Billy Joel Surprises Students with Performance, Candid Q&A on Career
Billy Joel was back in high school.
The singer surprised an assembly full of students at the Frank Sinatra School of the Arts in the borough of Queens on Thursday, appearing with Tony Bennett, who opened the school in 2001 through his Exploring the Arts program.
Joel performed songs on two different pianos onstage - he sang "New York State of Mind" on one and "She's Got a Way" on the other. In between his performances, he answered questions from students.
The first: "What do you think is one of your biggest mistakes?"
"My biggest mistake was signing a lot of contracts that I didn't know what they were about," said Joel, who released his first album in 1971. "I signed away a lot of my rights - record royalties, publishing rights, copyrights and it took me years to get that stuff back."
One male student asked for a hug as the audience cheered on, another had the 64-year-old sign his yearbook and a young girl got an autograph for her mother.
The crowd of 400 students brought a playful side out of Joel, who was lively with the students.
When asked who his favorite collaborator was, the Grammy winner answered: "Probably Elle Macpherson. That was a good collaboration," he said of the Australian model he dated in the 1980s.
One girl asked Joel if he would play "Uptown Girl."
"It's my favorite song," she gushed.
"It sounds like crap without harmonies and drums," Joel replied.
"I can be your harmony," she added to laughs.
Joel did not graduate with his high school class and instead was given a diploma 25 years later. He has made a number of visits to colleges in recent years - including a recent trip to Vanderbilt that went viral.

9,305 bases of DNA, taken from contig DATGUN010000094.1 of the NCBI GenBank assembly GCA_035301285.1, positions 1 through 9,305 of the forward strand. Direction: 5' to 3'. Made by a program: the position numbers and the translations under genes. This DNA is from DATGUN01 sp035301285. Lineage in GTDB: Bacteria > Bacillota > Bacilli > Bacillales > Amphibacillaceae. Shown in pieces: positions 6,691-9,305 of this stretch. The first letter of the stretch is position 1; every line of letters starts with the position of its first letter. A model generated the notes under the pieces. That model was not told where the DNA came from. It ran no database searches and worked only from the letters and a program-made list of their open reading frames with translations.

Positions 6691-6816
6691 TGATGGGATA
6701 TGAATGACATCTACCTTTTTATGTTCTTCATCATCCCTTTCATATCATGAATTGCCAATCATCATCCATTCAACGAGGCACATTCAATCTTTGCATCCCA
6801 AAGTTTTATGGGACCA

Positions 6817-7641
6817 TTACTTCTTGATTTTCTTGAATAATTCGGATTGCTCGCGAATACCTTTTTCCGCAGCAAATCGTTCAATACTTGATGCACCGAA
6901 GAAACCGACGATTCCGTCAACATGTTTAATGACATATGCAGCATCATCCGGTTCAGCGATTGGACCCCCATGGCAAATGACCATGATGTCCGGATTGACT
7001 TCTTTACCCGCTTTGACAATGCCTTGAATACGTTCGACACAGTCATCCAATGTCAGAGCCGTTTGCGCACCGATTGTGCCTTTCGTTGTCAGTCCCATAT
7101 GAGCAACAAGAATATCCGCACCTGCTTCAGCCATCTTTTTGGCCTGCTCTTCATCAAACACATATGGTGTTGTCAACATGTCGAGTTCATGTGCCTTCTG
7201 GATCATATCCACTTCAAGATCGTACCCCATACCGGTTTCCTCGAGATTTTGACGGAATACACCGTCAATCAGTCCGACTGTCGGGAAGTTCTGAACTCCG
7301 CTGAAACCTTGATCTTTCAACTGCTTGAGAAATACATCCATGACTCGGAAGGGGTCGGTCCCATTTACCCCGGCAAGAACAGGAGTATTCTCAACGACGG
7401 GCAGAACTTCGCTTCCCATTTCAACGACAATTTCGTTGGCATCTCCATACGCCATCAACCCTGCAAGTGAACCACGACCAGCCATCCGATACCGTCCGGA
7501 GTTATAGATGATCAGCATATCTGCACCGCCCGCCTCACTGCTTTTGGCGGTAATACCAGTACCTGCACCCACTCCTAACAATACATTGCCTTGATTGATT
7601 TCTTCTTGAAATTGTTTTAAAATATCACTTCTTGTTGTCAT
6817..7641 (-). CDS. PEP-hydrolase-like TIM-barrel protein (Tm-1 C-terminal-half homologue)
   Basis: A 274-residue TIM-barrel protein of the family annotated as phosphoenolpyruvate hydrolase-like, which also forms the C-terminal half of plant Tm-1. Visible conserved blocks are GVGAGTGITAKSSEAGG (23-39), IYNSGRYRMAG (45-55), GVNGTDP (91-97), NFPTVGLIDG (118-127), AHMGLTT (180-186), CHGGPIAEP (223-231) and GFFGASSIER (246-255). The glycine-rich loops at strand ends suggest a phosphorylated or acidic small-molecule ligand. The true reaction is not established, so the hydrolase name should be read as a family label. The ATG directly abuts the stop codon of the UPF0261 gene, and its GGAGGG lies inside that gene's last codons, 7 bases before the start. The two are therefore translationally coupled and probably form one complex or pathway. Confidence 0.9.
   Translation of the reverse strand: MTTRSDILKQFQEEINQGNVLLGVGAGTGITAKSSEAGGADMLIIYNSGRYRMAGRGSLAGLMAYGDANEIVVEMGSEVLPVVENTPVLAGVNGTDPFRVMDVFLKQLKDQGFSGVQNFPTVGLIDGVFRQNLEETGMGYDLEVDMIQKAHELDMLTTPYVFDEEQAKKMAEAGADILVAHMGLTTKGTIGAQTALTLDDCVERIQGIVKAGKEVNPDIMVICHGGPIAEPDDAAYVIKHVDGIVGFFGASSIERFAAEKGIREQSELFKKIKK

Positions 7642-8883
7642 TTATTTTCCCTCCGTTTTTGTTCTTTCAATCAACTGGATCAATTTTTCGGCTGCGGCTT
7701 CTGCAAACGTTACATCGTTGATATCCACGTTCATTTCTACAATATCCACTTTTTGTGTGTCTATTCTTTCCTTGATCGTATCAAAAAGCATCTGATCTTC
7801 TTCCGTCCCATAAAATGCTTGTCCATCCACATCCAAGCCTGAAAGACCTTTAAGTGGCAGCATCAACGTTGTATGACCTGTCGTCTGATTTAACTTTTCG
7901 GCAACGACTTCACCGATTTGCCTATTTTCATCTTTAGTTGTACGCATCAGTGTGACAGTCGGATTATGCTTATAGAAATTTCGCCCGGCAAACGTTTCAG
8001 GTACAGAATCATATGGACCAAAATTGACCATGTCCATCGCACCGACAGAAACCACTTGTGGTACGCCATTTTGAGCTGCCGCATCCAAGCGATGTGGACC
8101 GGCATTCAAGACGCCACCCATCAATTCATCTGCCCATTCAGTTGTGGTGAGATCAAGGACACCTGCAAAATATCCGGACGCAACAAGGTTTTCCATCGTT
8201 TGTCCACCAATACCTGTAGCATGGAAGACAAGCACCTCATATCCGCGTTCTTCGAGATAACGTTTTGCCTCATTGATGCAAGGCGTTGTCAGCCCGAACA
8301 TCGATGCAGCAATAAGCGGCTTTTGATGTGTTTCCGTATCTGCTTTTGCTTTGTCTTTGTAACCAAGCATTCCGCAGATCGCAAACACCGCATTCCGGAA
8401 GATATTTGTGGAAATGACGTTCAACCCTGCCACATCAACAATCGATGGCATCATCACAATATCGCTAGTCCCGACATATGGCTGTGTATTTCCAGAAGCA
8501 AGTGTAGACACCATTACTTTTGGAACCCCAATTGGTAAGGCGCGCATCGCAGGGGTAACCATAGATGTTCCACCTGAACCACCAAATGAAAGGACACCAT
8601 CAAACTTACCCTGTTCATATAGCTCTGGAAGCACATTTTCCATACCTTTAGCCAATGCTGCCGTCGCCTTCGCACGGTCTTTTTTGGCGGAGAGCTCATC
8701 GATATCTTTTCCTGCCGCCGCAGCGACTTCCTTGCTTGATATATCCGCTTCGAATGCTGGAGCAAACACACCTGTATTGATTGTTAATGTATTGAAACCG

He said in an interview that his favorite moment in school was cutting class to go play the piano in the auditorium. He also said he was greatly affected by one of his teachers.
"I had a good chorus teacher and he encouraged me to become a musician. That's my greatest memory of school - an adult said, `You should consider becoming a professional musician,'" he recalled. "I'd never heard (that) before in my life and that kind of changed my life."
Bennett's Exploring the Arts program supports 14 schools in New York and will launch three schools in Los Angeles this year. He and his wife, former teacher Susan Crow, kept Joel's appearance a secret since March.
"I had teachers texting me last night, `Susan, who's coming?' My lips are sealed," Crow said.
Joel's interaction with the students was a memorable moment for Bennett, a Queens native.
"It's something that will stay with them forever and ever," he said.
Joel, who was born in the Bronx, said he was teased when he would get piano lessons since that teacher also taught ballet.
"I would walk by the guys on my block (and they'd say), `Where's your tutu?' They'd knock the books out of my hand," Joel recalled, which earned a stream of "awws" from the students.
"But then I took up boxing," he said.